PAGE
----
Home' News Bulletin : ADA News Bulletin February 2015 Contents 26 FEBRUARY 2015
Professor Mark Bartold has on a number of occasions expressed
his extreme concern at the current crisis in dental education in
his ADJ editorials. He points out that the doubling of numbers
of dental schools and the great increase in student intake in the
established schools will result in an extreme oversupply of dentists.
While some politicians may welcome this, seeing it as a way of
reducing costs and increasing access, those of us who have been
around for a long time know its main effect will be to cause
dentists to seek to cover their overheads by more enthusiastically
servicing those patients who attend for treatment and thus
potentially increase costs.
Added to this problem of excessive student numbers is the
difficulty in obtaining quality staff for all these schools, and as
Mark points out there are six dental schools in Australia presently
advertising for a Dean. Some of the older schools are down to
only a few permanent clinical academic staff remaining, and
many current staff are near retirement age. Most senior dental
academics will be aware how difficult it is to try to persuade good
young graduates to consider academic positions.
What are the core causes of this crisis? Of course there are a
number of contributing factors, though I believe one of the most
significant initiating causes occurred in 1991-2, when the federal
funding of BDS training programs was severely reduced.
I happened to be Dean of the Adelaide Dental School at that
time and have watched the decline into the current chaotic
state progressively develop since then. Until that time the federal
funding for the various disciplinary courses was based on their
assessed cost. In fact a parliamentary sub-committee in the 1970s
determined the cost of training a medical student averaged
around $12,000 a year, that for a dental student was $32,000 a
year and for a veterinary science student $34,000 a year.
Why the differential? The low cost per medical student was they
had little 'hands on' small group tutoring and where it did occur,
the teaching hospital staff mostly provided it. Their main 'hands
on' training occurred post graduation during their intern years.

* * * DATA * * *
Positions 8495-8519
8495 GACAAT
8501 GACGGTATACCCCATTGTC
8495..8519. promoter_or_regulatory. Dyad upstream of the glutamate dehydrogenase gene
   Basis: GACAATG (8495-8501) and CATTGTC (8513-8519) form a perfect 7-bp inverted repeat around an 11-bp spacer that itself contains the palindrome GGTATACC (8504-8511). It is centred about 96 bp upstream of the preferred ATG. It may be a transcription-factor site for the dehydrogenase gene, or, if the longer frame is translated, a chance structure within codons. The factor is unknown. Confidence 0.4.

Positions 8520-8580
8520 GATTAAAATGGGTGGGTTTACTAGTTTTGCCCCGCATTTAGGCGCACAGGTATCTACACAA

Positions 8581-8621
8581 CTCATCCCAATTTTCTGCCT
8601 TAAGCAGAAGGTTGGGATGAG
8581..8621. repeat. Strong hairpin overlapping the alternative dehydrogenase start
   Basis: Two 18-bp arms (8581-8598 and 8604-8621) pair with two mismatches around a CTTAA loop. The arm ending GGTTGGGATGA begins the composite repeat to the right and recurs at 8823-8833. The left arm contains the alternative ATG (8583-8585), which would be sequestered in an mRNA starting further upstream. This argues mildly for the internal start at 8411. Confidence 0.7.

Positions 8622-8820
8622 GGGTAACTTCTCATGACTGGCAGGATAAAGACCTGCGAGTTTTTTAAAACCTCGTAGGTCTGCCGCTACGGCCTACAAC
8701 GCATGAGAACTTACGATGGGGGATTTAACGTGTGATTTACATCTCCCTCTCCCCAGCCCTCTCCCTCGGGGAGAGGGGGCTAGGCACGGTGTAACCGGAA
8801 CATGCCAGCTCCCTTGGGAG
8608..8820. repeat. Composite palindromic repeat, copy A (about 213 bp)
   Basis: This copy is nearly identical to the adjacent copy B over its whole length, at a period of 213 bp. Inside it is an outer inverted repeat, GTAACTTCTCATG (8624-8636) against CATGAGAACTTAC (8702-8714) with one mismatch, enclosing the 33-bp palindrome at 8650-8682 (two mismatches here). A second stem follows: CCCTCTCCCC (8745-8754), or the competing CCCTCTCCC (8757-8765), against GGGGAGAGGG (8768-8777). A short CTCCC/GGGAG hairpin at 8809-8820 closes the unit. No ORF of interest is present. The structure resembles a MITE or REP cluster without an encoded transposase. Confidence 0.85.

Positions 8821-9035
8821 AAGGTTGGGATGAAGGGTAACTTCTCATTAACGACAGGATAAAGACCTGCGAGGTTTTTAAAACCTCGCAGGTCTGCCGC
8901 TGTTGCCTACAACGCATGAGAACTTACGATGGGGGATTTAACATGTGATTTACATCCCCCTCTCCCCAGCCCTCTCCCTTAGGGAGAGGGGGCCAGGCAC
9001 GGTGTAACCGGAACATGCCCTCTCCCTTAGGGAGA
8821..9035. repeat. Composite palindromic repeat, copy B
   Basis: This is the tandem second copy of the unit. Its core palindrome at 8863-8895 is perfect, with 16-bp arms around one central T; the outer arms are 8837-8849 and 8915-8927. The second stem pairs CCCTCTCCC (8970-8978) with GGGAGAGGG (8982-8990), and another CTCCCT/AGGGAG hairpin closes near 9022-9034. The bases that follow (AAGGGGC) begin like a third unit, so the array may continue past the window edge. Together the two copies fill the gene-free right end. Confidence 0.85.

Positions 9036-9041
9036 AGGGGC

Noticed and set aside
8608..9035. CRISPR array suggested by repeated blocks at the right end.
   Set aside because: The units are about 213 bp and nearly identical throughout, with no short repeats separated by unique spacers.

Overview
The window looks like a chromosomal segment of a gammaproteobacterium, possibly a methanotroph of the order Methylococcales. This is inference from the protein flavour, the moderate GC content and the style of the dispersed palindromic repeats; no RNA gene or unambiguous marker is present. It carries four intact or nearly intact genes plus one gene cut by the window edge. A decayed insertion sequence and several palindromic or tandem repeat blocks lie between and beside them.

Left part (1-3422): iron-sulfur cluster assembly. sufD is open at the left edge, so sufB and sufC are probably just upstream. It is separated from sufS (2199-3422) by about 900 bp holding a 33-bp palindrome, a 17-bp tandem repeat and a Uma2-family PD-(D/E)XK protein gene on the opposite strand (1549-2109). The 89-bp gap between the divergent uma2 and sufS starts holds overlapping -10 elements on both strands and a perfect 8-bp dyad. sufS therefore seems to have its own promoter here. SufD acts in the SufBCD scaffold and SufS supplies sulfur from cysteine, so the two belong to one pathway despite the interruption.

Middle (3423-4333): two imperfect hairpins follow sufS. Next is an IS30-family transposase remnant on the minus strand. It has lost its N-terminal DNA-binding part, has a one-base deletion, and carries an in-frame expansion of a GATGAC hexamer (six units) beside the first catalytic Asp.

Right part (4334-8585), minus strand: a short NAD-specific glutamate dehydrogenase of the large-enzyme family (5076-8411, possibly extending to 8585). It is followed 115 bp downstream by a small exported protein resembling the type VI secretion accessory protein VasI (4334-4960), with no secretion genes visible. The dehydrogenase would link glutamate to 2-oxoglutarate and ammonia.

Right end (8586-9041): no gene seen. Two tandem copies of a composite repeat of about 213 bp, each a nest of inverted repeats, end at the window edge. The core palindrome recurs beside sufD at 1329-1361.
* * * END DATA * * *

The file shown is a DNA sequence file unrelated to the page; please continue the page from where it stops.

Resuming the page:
The medical teaching hospitals were, and I presume still are
subsidised by the federal government to cover these extra costs.
As we know, dental students must be fully competent to treat
most dental problems on graduation, and thus require high
staff/student ratios in clinical training, and dental hospitals
receive no training subsidy.
In 1991-2, this funding formula was radically changed. The
Dawkins scheme, introduced by the then Labor Government,
decided to simplify the funding formula, by grouping all 'like'
faculties together and funding them as a block, but all according
to the least costly.
Thus dental and veterinary science students were from then on
funded at the same rate as medical students, i.e., a huge reduction
of around 60-70% of what was previously provided. It was a great
way to surreptitiously reduce university funding.
Suddenly in 1992 we at the Adelaide School found the money
provided to the University did not even pay for our permanent
staff costs, let alone the large numbers of casual and tutoring
staff. The University administration advised us to take in a number
of overseas fee paying students, which we did. Fortunately,
recognising our plight, they initially allowed us to count all these
fees in our budget, thus enabling us to not go into deficit.
However, I became aware some years later that the University
administration decided they could tap into this supply and began
to initially charge an administration fee of 50% of both federally
funded and overseas student fees. This administrative charge
had increased to 70% by 2005, thus greatly reducing any dental
school's ability to cover the cost of teaching these overseas
students as well as our Australian students. This imposed ever
increasing cost burdens on the dental hospital budget as the
University, instead of seeing dental teaching as a burden, it now
used the overseas fee paying student scheme as a 'cash cow'
to prop up ever expanding administrations and compensate for
constant reductions in federal funding.
Other universities also began to use their overseas student fees
in a similar way. This would be the main reason why universities,
once reluctant to host dental schools, suddenly became keen
to commence them. However, this will most likely prove to be
a disastrous decision for them and for dental education in the
years ahead as overproduction will be certain to reduce local
student applicant numbers. More and more schools will experience
extreme financial and staffing difficulties.
The cost of setting up a dental school is extremely high, with
recent examples costing between $160-200 million, let alone
the continued high maintenance costs. Currently, at Adelaide
the average yearly funding per dental student is $32,000, with
the University taking 50% as an administration fee, leaving the
dental school with $16,000 per student per year. It is difficult to
obtain even a ball park figure on the total cost /year of training
a dental student, i.e., that cost to the dental hospital (DOH) and
to the University combined. Of course it will vary greatly between
schools according to the numbers of students per year, the course
structure and will increase greatly in clinical years. In discussion
A PERSONAL PERSPECTIVE
on the crisis in
funding and support
of dental education
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